“Sangry” is a made up word to describe someone who is sad and angry at the same time. It often strikes me as an odd combination because anger is a motivating emotion, designed to get people to act. Sadness usually leads to isolation, quietness, and lack of energy. They seem so antithetical we may miss one emotion due to the other. Working with foster children, I am often reminded that, in children, depression usually manifests as anger. As I work with adults, I wonder how often anger may manifest as sadness.
     Kierkegaard, in his journals, writes about how incongruence can often be overlooked by others: “I have just now come from a party where I was its life and soul; witticisms streamed from my lips, everyone laughed and admired me, but I went away — yes, the dash should be as long as the radius of the earth’s orbit ——————————— and wanted to shoot myself” (Journal entry, 1836). There is a great deal of talk in therapy circles about “primary” vs “secondary” emotions. While I do believe emotions may be ordinal and even causal (“First I felt ___, then I felt ___”), but the labels of primary and secondary have often been interpreted to mean that one emotion is more “real” than another emotion. This may be a disservice to emotions. This can be traced back to Freud’s quote that “anger turned inward is depression”. This view of depression, while not comprehensive, may not be entirely wrong. The problem begins to arise when therapists try to treat one emotion over another in order to relieve both.
     A prime example of this is present in Emotionally Focused Therapy (EFT). I was lucky enough to speak briefly with Susan Johnson, the progenitor of the theory, at an EFT conference in San Diego. Within the EFT forums there are lively debates about the “secondary” or “primary” nature of anger. Susan Johnson stated she believed it was a primary emotion and cited a case she worked on where a husband had been unfaithful in the marriage and several sessions were spent allowing her to appropriately vent her anger. When I asked her what experience they dealt with next, she said, “The wife’s pain at being hurt and abandoned by her husband”.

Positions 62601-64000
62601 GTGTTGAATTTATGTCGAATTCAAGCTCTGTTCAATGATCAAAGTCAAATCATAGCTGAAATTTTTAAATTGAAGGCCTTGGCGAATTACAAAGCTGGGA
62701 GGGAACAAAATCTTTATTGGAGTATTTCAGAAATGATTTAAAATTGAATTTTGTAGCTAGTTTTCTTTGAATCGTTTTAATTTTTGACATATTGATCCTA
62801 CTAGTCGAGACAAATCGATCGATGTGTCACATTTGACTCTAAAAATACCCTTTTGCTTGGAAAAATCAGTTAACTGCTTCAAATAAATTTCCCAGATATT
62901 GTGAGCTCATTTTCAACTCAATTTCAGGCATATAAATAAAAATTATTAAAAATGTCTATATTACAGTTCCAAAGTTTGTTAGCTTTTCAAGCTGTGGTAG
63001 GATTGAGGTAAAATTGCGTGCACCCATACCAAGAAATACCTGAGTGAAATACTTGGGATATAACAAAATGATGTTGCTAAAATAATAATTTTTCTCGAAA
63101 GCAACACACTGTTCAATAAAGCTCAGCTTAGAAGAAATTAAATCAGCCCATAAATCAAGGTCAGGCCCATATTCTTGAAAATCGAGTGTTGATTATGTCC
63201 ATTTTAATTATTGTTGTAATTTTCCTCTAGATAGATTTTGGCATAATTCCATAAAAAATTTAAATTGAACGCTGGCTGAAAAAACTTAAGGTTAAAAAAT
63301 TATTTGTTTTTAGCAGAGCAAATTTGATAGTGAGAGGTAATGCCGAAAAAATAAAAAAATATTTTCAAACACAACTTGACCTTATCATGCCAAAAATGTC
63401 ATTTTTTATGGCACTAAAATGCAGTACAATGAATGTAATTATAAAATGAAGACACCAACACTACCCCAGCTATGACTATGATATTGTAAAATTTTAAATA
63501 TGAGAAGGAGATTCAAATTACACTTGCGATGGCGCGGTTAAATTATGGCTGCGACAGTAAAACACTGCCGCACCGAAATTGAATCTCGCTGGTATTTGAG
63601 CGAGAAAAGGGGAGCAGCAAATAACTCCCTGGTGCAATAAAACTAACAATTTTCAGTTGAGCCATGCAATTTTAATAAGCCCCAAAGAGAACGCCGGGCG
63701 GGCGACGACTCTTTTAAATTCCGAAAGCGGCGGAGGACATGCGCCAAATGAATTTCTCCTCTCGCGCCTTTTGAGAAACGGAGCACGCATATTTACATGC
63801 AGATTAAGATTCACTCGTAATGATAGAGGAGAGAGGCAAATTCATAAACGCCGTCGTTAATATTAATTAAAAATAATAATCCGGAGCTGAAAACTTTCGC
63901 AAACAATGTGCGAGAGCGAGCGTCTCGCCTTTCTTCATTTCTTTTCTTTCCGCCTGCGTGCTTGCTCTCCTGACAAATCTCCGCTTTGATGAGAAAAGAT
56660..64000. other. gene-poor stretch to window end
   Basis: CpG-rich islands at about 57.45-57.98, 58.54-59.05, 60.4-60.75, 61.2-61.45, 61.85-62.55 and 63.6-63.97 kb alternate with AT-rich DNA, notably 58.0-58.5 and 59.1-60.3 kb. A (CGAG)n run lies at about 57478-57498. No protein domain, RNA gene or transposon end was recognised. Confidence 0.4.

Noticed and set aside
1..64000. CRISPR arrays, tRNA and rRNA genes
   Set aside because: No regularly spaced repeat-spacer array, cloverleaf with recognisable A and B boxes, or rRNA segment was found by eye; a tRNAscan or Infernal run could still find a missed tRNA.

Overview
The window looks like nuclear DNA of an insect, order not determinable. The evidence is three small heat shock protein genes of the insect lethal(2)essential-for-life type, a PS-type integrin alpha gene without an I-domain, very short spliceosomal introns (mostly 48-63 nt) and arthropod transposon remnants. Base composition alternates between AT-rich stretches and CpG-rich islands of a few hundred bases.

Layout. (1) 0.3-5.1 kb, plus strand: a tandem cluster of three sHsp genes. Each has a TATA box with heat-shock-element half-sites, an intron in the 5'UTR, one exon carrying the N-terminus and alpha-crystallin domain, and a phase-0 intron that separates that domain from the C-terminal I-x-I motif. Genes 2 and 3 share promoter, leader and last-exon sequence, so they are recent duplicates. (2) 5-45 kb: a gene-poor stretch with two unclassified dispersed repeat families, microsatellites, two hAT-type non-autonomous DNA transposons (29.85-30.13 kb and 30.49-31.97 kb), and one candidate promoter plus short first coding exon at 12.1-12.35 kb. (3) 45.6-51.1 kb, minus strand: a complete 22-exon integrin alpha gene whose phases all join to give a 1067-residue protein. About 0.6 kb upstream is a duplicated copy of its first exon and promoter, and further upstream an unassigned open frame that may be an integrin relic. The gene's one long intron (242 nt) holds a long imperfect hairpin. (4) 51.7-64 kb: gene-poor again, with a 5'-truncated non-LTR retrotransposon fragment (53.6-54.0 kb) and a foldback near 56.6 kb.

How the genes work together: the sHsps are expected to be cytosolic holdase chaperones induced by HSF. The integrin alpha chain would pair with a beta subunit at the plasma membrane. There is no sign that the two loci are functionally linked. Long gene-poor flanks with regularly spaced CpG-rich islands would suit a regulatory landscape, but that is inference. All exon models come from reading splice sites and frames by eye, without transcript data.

In wrestling with this question about which emotions come first, second, third, or fiftieth, I think I’ve come to one conclusion: it doesn’t matter. Rollo May describes the solution this way: “…if I ask, “what is shame?” nine out of ten answers will deal with why shame develops, and say nothing whatever about what shame is. We tend to assume that if we have a causal explanation or if we describe how things develop, then we have described the thing itself. This is an error. The phenomenologists hold that we must cut through the tendency in the West to believe we understand things if we only know their causes, and to find out and describe instead what the thing is as a phenomenon — the experience, as it is given to us, in its “givenness.” As a therapist, I find that both I and my students get into interminable binds trying to figure out the cause-and-effect pattern of the patient’s shame, for example. But if we ask, “what is he trying to say by his blushing? What is the experience in its immediate givenness?” we find ourselves not only freed from the vicious circle [of trying to know] but often able to offer a sudden illumination of what the shame is all about. The phenomenological approach not only adds richness and a liveness to the data, but also makes patterns of behavior accessible which were previously a foreign language” (Psychology and the Human Dilemma, 1996, pp. 88-89).